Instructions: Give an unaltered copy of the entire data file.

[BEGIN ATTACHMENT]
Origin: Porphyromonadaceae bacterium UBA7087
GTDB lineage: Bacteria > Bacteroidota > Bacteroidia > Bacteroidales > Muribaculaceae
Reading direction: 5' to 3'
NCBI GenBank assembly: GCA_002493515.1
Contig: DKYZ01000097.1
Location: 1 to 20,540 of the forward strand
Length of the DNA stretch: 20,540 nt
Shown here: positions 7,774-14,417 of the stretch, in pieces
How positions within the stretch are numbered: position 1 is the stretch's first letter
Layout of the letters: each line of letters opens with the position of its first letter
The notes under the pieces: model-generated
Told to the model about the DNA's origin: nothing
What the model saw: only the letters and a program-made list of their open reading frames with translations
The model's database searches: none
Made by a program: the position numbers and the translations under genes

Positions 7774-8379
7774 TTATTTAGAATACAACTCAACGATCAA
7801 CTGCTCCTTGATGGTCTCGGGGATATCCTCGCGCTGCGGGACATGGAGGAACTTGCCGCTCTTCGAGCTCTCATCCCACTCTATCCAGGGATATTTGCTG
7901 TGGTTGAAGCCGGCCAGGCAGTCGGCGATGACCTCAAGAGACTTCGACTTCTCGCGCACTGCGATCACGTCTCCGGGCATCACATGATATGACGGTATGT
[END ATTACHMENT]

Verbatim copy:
Origin: Porphyromonadaceae bacterium UBA7087
GTDB lineage: Bacteria > Bacteroidota > Bacteroidia > Bacteroidales > Muribaculaceae
Reading direction: 5' to 3'
NCBI GenBank assembly: GCA_002493515.1
Contig: DKYZ01000097.1
Location: 1 to 20,540 of the forward strand
Length of the DNA stretch: 20,540 nt
Shown here: positions 7,774-14,417 of the stretch, in pieces
How positions within the stretch are numbered: position 1 is the stretch's first letter
Layout of the letters: each line of letters opens with the position of its first letter
The notes under the pieces: model-generated
Told to the model about the DNA's origin: nothing
What the model saw: only the letters and a program-made list of their open reading frames with translations
The model's database searches: none
Made by a program: the position numbers and the translations under genes

Positions 7774-8379
7774 TTATTTAGAATACAACTCAACGATCAA
7801 CTGCTCCTTGATGGTCTCGGGGATATCCTCGCGCTGCGGGACATGGAGGAACTTGCCGCTCTTCGAGCTCTCATCCCACTCTATCCAGGGATATTTGCTG
7901 TGGTTGAAGCCGGCCAGGCAGTCGGCGATGACCTCAAGAGACTTCGACTTCTCGCGCACTGCGATCACGTCTCCGGGCATCACATGATATGACGGTATGT